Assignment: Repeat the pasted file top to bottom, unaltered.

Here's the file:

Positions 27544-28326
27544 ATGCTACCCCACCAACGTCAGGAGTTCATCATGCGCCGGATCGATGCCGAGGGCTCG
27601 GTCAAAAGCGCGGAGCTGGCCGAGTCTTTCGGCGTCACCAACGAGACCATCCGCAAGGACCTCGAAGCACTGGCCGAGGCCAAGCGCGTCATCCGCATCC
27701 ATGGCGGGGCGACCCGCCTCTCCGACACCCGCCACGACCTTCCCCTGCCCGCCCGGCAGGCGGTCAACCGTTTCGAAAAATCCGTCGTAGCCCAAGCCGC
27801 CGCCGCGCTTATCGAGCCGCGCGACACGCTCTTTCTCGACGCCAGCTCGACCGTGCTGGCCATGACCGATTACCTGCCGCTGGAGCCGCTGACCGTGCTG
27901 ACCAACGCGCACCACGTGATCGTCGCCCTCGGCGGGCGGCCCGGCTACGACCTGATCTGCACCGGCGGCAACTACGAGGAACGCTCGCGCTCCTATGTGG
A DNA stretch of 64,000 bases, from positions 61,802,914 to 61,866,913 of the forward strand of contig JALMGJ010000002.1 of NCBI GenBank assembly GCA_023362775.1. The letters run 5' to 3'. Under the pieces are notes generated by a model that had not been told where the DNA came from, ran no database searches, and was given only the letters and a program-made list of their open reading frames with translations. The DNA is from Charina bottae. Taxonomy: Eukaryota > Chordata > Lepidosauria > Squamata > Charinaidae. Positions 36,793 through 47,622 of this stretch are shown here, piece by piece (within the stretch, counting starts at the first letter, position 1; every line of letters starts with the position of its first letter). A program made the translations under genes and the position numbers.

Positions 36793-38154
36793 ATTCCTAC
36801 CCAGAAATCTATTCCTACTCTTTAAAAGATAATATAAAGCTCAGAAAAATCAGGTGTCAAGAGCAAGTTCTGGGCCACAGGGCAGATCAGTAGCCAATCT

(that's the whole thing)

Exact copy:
Positions 27544-28326
27544 ATGCTACCCCACCAACGTCAGGAGTTCATCATGCGCCGGATCGATGCCGAGGGCTCG
27601 GTCAAAAGCGCGGAGCTGGCCGAGTCTTTCGGCGTCACCAACGAGACCATCCGCAAGGACCTCGAAGCACTGGCCGAGGCCAAGCGCGTCATCCGCATCC
27701 ATGGCGGGGCGACCCGCCTCTCCGACACCCGCCACGACCTTCCCCTGCCCGCCCGGCAGGCGGTCAACCGTTTCGAAAAATCCGTCGTAGCCCAAGCCGC
27801 CGCCGCGCTTATCGAGCCGCGCGACACGCTCTTTCTCGACGCCAGCTCGACCGTGCTGGCCATGACCGATTACCTGCCGCTGGAGCCGCTGACCGTGCTG
27901 ACCAACGCGCACCACGTGATCGTCGCCCTCGGCGGGCGGCCCGGCTACGACCTGATCTGCACCGGCGGCAACTACGAGGAACGCTCGCGCTCCTATGTGG
A DNA stretch of 64,000 bases, from positions 61,802,914 to 61,866,913 of the forward strand of contig JALMGJ010000002.1 of NCBI GenBank assembly GCA_023362775.1. The letters run 5' to 3'. Under the pieces are notes generated by a model that had not been told where the DNA came from, ran no database searches, and was given only the letters and a program-made list of their open reading frames with translations. The DNA is from Charina bottae. Taxonomy: Eukaryota > Chordata > Lepidosauria > Squamata > Charinaidae. Positions 36,793 through 47,622 of this stretch are shown here, piece by piece (within the stretch, counting starts at the first letter, position 1; every line of letters starts with the position of its first letter). A program made the translations under genes and the position numbers.

Positions 36793-38154
36793 ATTCCTAC
36801 CCAGAAATCTATTCCTACTCTTTAAAAGATAATATAAAGCTCAGAAAAATCAGGTGTCAAGAGCAAGTTCTGGGCCACAGGGCAGATCAGTAGCCAATCT